Customary law, which is the body of unwritten norms, rules and regulations accepted by a community and recognized, as binding on them is the main source of Nigerian family law. A customary marriage is one where spouses are married in terms of customs and tradition.
What is a customary marriage in Nigeria?
Traditional/Customary marriage is a marriage ceremony that has been conducted in accordance with the customs of the bride and groom’s families. In Nigeria this could involve the paying of bride price, giving of gifts, etc. Marriage under the Act is a marriage that has been performed in compliance with the Marriage Act.
Is customary law marriage valid in Nigeria?
Â In other words, it is a legal union which exists between a man and a wife(s). Â The practice is acceptable world over and it is usually legally recognized. In Nigeria, though there exist a statutory marriage which is monogamous in nature but most prevalent is the customary marriage.
What is the meaning of customary marriage?
A customary marriage is one that’s “negotiated, celebrated or concluded according to any of the systems of indigenous African customary law which exist in South Africa”. This doesn’t include marriages concluded in Hindu, Muslim or other religious rites.
What is married under customary law?
According to section 1 of the Act ‘customary marriage’ means a marriage concluded in accordance with customary law, while ‘customary law’ means the customs and usages traditionally observed among the indigenous African peoples of South Africa and which form part of the culture of those peoples.
What is the difference between traditional marriage and customary marriage?
What is a Customary Marriage? … There exist certain requirements that must be complied with in order to conclude a valid customary marriage; while a civil marriage is seen as a marriage concluded between 2 parties, and must be monogamous in order to be valid, customary marriages differ as polygamy is permissible.
What is the difference between statutory marriage and customary marriage?
Statutory law provides for the sharing of property between husband and wife and the maintenance of either spouse upon divorce. … However, customary law denies women any rights to family property or maintenance upon dissolution of marriage (14).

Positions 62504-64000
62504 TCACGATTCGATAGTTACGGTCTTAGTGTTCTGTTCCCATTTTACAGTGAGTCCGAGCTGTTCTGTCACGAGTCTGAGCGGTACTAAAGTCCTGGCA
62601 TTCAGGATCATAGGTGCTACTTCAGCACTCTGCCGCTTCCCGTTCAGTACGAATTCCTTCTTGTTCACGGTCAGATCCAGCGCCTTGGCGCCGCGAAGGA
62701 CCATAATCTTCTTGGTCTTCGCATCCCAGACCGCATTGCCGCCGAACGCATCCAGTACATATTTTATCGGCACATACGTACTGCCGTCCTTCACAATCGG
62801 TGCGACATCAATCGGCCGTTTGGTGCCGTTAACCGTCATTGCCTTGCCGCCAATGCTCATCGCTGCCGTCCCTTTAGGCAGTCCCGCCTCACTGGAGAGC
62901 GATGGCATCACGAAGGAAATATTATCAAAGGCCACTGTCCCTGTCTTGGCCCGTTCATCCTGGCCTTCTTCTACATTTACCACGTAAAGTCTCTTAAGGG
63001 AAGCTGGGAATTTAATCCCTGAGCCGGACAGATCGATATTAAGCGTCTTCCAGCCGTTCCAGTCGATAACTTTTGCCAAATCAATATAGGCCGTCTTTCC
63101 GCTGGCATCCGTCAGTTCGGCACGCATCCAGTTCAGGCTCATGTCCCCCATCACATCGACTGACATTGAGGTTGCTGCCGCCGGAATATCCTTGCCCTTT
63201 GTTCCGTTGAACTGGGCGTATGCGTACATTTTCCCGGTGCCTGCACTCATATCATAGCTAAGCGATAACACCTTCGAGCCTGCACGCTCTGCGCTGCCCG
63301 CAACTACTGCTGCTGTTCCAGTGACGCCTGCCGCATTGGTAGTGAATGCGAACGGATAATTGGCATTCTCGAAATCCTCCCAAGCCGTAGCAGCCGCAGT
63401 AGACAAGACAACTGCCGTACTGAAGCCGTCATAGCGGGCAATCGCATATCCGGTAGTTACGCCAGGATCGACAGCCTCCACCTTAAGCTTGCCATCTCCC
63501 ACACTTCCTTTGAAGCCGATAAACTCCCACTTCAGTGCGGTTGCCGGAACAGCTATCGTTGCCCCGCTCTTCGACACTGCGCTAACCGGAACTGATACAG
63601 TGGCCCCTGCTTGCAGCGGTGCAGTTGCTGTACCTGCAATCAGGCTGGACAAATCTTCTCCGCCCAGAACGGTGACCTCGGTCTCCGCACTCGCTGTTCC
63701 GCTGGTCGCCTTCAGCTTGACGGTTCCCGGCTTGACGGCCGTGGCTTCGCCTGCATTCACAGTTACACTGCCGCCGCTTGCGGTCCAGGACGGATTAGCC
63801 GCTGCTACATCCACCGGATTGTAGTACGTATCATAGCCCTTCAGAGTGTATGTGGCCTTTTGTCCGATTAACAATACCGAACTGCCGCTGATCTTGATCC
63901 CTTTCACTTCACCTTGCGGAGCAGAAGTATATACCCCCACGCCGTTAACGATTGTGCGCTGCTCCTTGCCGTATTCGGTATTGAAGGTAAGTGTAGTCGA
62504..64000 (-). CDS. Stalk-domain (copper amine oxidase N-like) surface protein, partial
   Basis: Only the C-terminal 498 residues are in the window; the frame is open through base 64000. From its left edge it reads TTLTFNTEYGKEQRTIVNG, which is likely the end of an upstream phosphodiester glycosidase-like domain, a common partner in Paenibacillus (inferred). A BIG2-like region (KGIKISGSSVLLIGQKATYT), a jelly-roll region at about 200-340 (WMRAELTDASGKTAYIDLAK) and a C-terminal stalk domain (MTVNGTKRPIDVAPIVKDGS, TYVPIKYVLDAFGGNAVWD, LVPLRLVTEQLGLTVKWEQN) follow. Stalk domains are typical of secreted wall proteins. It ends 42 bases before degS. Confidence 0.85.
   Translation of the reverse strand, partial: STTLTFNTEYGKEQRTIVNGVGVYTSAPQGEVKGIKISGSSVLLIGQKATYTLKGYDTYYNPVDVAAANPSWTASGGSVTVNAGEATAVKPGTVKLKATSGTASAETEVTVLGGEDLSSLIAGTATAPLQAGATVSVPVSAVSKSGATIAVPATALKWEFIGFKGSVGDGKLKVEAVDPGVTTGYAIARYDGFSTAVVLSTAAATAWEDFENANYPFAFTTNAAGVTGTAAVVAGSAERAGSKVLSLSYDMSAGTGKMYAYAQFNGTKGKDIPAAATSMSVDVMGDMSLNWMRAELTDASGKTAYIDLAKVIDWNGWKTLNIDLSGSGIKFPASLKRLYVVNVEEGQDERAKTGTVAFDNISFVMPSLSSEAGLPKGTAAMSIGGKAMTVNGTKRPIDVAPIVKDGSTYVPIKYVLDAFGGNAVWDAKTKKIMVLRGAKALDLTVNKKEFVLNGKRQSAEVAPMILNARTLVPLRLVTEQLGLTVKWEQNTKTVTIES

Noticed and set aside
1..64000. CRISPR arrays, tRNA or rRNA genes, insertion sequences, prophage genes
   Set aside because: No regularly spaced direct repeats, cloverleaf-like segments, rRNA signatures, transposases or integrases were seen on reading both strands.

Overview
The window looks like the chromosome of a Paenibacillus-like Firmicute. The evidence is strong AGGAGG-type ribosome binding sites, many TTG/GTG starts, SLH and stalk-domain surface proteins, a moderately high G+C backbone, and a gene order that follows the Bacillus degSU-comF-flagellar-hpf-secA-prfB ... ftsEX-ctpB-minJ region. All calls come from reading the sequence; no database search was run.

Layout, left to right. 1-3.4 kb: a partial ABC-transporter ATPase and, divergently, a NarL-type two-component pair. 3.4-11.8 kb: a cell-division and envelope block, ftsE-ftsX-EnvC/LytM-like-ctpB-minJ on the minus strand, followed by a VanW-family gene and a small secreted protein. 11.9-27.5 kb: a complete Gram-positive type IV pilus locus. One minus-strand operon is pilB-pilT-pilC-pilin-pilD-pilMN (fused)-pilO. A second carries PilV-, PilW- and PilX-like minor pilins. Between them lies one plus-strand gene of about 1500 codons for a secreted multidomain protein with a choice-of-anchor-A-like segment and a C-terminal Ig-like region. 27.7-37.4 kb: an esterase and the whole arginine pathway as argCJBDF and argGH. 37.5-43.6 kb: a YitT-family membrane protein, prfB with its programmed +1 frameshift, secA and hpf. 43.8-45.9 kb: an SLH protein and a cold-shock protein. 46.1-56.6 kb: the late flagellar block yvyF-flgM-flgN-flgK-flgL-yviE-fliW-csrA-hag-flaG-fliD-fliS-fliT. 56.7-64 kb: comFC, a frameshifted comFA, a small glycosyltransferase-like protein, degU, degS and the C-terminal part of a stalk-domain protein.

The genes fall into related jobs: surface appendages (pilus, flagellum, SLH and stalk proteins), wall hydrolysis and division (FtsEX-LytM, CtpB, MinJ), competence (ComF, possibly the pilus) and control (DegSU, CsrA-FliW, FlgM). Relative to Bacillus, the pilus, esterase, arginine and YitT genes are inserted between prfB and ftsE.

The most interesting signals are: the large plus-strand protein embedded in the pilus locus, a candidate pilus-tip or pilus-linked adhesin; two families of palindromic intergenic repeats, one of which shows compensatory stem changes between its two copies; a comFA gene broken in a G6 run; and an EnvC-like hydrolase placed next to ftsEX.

How can we stop customary marriage in Nigeria?
There is no special judicial procedure for dissolution of customary marriage. In general, there are no strict and standardized grounds for dissolution of a customary marriage, howbeit, an emphasis is placed on the fact that the marriage has failed.
Is it legal to marry two wives in Nigeria?
Marrying multiple wives is a lot less common among educated people in Nigeria but polygamy still happens in rural areas, especially in the Muslim north. It is legal. Though the official marriage registry only allows for one wife, it also has a clause that allows for marriage under “customary” law.
Can a man do court wedding twice in Nigeria?
Under civil law, Nigeria does not recognize polygamous unions. … All twelve states are governed by Sharia Law. The states, which are all northern, include the states of Bauchi, Borno, Gombe, Jigawa, Kaduna, Kano, Katsina, Kebbi, Niger, Sokoto, Yobe, and Zamfara which allows for a man to take more than one wife.
How is customary marriage done?
The specific customary rites that are followed vary from group to group, although in virtually all cases customary marriage involves a gathering at which the bridegroom’s family makes payment of a bride-price to the bride’s family, followed by the bride being asked if she will accept the bridegroom as her husband.
How do you nullify customary marriage?
Dissolution of marriage in terms of the Act
Section 8(1) provides that a customary marriage ‘may only be dissolved by a court by a decree of divorce on the ground of the irretrievable breakdown of the marriage’.
Is an unregistered customary marriage valid?
A woman in a customary marriage whose rights have been infringed upon has the right to access the courts and have her rights upheld. A customary marriage, even if unregistered, remains valid it if complies with section 3 of the Act, until proven otherwise.